By Wesley J. Smith, J.D., Special Consultant to the CBC
Interestingly, I did an interview with a Polish magazine today that dealt precisely with the problem of abandoning the elderly to the abuse of euthansia and medical neglect of “quality of life” refusals of treatment.
The former leader of the Catholic Church in the UK, Cardinal Cormac Murphy-O’Connor, issued a cogent warning about how society’s views on the elderly endanger their well-being and lives. From the Telegraph story:
In a wide-ranging lecture at Leicester’s Anglican Cathedral, he spoke of a “deep unease” in western society, the importance of the family unit, religious freedom and questions such as assisted suicide. He warned of a tendency to view human beings as a “product” or a “commodity” resulting in people ultimately being viewed as “disposable”. “Instead of regarding the elderly as a source of value in their own right, a resource for families and communities especially in an increasingly fragmented social and cultural world, we view them as a problem or a threat,” he said. “We have lost that deep reverence for humanity in all its different conditions.”
He quoted Cicero to illustrate that debates about care for the elderly date back millennia. “An ageing population certainly presents its challenges — not least to our prejudices — but it is also an extraordinary gift,” he continued. “When society only sees age as an expensive inconvenience, a threat to resources and lifestyles, it no longer sees a person but a problem. “This permits a slow erosion of dignity; subtly and silently the process of dehumanisation has begun.” He went on: “A symptom of this is the violence against the vulnerable elderly now documented in a number of independent studies and reports and the neglect which many have to endure. “You do not care for what you do not cherish.”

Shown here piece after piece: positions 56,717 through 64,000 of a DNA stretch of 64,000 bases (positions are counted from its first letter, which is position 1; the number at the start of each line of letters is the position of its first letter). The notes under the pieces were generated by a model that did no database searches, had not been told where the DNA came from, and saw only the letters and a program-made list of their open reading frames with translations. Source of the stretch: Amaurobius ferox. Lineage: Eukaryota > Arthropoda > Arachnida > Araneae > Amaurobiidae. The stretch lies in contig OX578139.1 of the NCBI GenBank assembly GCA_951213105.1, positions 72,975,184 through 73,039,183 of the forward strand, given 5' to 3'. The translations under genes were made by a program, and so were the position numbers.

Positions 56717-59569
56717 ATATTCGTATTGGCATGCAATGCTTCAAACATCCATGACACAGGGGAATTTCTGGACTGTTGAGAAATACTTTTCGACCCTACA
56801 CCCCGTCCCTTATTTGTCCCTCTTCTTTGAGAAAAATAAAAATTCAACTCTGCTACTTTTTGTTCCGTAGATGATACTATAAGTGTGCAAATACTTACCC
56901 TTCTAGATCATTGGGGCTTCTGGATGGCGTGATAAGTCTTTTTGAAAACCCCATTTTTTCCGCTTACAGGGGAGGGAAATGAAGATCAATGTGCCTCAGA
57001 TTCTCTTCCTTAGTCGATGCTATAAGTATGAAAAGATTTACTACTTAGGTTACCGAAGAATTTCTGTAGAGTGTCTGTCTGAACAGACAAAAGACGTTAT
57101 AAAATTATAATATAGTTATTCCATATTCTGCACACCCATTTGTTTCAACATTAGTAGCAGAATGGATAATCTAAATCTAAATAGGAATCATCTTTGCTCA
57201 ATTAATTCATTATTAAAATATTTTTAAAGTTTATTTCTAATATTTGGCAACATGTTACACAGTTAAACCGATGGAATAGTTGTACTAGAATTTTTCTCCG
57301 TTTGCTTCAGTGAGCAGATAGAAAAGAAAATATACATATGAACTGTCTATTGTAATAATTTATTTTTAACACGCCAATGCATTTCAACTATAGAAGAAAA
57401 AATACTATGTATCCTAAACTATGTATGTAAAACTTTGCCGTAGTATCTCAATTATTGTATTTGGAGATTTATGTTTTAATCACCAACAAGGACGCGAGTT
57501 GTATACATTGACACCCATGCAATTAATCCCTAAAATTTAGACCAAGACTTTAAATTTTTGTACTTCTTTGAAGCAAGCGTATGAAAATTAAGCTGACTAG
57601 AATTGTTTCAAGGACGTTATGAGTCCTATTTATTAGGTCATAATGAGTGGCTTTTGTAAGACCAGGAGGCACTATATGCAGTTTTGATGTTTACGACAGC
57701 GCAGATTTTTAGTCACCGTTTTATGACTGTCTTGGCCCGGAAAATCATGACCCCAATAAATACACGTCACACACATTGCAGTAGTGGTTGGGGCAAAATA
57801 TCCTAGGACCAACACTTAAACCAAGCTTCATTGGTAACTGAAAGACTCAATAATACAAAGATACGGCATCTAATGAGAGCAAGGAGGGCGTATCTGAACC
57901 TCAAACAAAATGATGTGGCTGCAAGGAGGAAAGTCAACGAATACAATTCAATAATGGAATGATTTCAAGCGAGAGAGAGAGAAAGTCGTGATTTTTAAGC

“If we load the elderly, or indeed any group, with fears — the fear of dementia and Alzheimer’s, the fear of growing dependence and the loss of autonomy, the fear of exhausting resources — you sanction violence against them. “This need not only be physical, it can take other forms: it can be cultural in the way in which we dismiss their views or blame them; it can be political in the ways in which we justify withdrawal of vital services or quietly and privately deny their right to life.”
It’s not just the UK. You don’t have to be Catholic, Christian, or even religious to understand the truth of the Cardinal’s words. The danger is real, the problem well stated.
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